CHARLESTON, W.Va. — Voters in West Virginia will decide next month whether to give state Treasurer John Perdue an unprecedented seventh term in office or elect a fresh face with a familiar name.
Perdue, a Democrat from Boone County, is on the ballot in the November 3 General Election against Harpers Ferry native Riley Moore, the eldest grandchild of former Gov. Arch Moore and the nephew of U.S. Sen. Shelly Moore Capito.
Perdue assumed the office of managing the state bank, a bank of more than $16 billion of assets, in 1997. Prior to his election in 1996, he served as an aide to Governor Gaston Caperton and assistant commissioner of Agriculture under Gus Douglass.
Moore, who was born in Morgantown and served in the House of Delegates from 2016 to 2018 and , said he is running on three pillars of accountability, transparency and modernization. He told MetroNews all three have to deal with term limits which is what he wants to bring to the office by defeating Perdue.
“A lot of people do not focus on this office or think about it but it actually is an important office in the state. We’ve had the same individual in the office for 24 years which tells you why you need term limits,” Moore said.
“My plan is to start term limits in this general election by term limiting John Perdue.”
Perdue told MetroNews he is proud of the 24 years in office. He hopes that his experience, record and momentum of programs will help him get reelected.
“We have built up a treasurer’s office that people can be proud of, a bank of state government that people can be proud of. That is what I am running on to help protect the banking of the state of West Virginia,” he said.
“We brought integrity and honesty into this office. We have modernized it and put the technology into the office to make it what it is today.”
Programs that Perdue has touted consist of the SMART 529 College Education Savings Plan, a new unclaimed property program that has returned over $215 million, West Virginia’s 457 Deferred Compensation Plan, and the WVABLE program which allows individuals with disabilities the ability to save and invest up to $15,000 per year without losing eligibility for public benefit programs such as Medicaid and Supplemental Security Income.
The SMART 529 College Education Savings Plan has 118,000 individuals participating in according to Perdue. It is a tax-advantaged savings plan designed to encourage families to save for traditional college. Earnings on 529 investments accumulate tax-free, and distributions are tax-exempt, as long as they are applied toward eligible education expenses such as tuition and room and board, according to the program’s website.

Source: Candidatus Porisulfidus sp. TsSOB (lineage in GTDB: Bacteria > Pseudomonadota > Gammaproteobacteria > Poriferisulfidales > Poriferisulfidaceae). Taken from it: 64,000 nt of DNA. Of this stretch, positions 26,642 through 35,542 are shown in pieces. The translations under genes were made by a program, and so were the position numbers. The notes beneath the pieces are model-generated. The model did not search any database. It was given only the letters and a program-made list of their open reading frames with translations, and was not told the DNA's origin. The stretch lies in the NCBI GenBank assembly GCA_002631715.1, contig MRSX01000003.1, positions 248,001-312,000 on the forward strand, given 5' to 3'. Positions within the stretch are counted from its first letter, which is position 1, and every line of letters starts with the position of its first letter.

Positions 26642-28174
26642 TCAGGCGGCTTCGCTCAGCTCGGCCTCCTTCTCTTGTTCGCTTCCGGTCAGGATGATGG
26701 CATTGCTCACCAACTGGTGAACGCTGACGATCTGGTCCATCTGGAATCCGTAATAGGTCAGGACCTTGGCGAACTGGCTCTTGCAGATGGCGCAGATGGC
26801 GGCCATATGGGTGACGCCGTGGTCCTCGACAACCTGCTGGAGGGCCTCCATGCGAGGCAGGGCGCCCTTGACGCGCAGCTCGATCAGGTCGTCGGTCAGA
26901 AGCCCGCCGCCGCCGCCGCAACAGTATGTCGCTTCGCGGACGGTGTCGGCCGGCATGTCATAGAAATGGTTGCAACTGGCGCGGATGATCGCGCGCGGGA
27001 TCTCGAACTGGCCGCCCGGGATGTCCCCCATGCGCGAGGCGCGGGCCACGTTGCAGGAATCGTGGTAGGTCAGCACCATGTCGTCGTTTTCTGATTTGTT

Perdue said education changed his life and that is why he works to promote that program every day.
“Education changed me. Because I really believe that is why I work so hard at financial literacy. I believe that education at a very young age and changing people’s lives is very important,” he said.
Moore, who currently works in the defense and aerospace industry, said the treasurer’s office needs to be more modernized with its programs. He has came up with the Jump Start Savings Plan, geared towards those students who do not go to a four-year college after high school.
He said the program would cover tuition and allow those in technical and vocational schools to save money to purchase tools, equipment, training, licenses, and certifications as they come out of trade school.
Moore believes the program would result in small business growth and be good for trade unions. He began his career working as a welder in a rock quarry maintaining the mining equipment.
“It allows individuals to start savings accounts prior to graduation from technical, community college or trade schools. Start savings accounts to buy tools, types of equipment and licenses upon graduation,” Moore said.
Moore launched his campaign in March 2019 and said the COVID-19 has not halted any momentum but has only furthered it. He has traveled the state but said he utilized social media pages such as Instagram, Twitter, Zoom, YouTube, and Facebook when he stays home with his wife and two young daughters.
“In this type of election, we are a more technologically advanced election than a lot of the other statewide out there. It has worked to our advantage,” he told MetroNews.
Perdue said while he has done campaigning, he will let his record speak to the voters.
“I never let the grass grow under my feet. I always look ahead to help the people of this great state. That is what they elected me to do,” Perdue said.
“That’s why I try to work in a non-partisan way to serve them in West Virginia.”
Moore said the biggest difference between him and his opponent is who they support in Washington D.C., stating that he was a delegate for President Donald Trump and Perdue was a delegate for Joe Biden.
“In how we view the state, in how we view government and how it relates to the people, and I think in how we see the future of the state of West Virginia. Given that Vice President Joe Biden is committed to destroying the coal and natural gas industries in this country,” Moore said.
Both candidates ran unopposed on the June 9 primary ticket. The last day to early vote in-person is October 31.